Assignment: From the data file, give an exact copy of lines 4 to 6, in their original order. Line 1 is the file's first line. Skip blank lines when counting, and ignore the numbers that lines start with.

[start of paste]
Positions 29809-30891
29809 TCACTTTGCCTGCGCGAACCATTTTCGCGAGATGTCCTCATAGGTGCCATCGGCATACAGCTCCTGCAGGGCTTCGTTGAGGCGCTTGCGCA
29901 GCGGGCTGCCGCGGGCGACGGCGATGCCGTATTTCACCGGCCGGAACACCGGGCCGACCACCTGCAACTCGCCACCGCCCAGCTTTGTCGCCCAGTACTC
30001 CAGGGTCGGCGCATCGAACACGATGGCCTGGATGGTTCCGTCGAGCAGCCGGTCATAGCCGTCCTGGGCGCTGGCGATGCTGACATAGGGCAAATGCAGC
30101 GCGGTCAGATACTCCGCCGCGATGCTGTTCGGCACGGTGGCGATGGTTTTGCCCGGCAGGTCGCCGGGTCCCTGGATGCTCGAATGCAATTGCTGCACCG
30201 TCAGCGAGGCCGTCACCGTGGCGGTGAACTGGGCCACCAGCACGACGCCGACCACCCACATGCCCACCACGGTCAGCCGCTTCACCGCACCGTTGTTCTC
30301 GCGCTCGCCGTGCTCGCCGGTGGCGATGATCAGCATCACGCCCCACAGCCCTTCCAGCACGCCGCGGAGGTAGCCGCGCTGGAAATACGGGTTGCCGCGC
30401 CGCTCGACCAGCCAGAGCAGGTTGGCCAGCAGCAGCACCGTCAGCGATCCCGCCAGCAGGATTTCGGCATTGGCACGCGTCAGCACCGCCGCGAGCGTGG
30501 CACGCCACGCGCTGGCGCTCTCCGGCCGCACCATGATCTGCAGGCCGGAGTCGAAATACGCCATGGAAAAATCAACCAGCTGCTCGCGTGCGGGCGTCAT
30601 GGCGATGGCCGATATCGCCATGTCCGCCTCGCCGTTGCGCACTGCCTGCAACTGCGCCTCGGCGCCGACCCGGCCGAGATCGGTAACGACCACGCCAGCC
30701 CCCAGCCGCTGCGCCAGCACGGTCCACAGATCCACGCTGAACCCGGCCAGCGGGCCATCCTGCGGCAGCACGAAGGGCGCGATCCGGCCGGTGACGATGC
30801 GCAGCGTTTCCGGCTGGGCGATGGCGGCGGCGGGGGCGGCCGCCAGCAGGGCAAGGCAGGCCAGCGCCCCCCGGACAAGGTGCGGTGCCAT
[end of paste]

30001 CAGGGTCGGCGCATCGAACACGATGGCCTGGATGGTTCCGTCGAGCAGCCGGTCATAGCCGTCCTGGGCGCTGGCGATGCTGACATAGGGCAAATGCAGC
30101 GCGGTCAGATACTCCGCCGCGATGCTGTTCGGCACGGTGGCGATGGTTTTGCCCGGCAGGTCGCCGGGTCCCTGGATGCTCGAATGCAATTGCTGCACCG
30201 TCAGCGAGGCCGTCACCGTGGCGGTGAACTGGGCCACCAGCACGACGCCGACCACCCACATGCCCACCACGGTCAGCCGCTTCACCGCACCGTTGTTCTC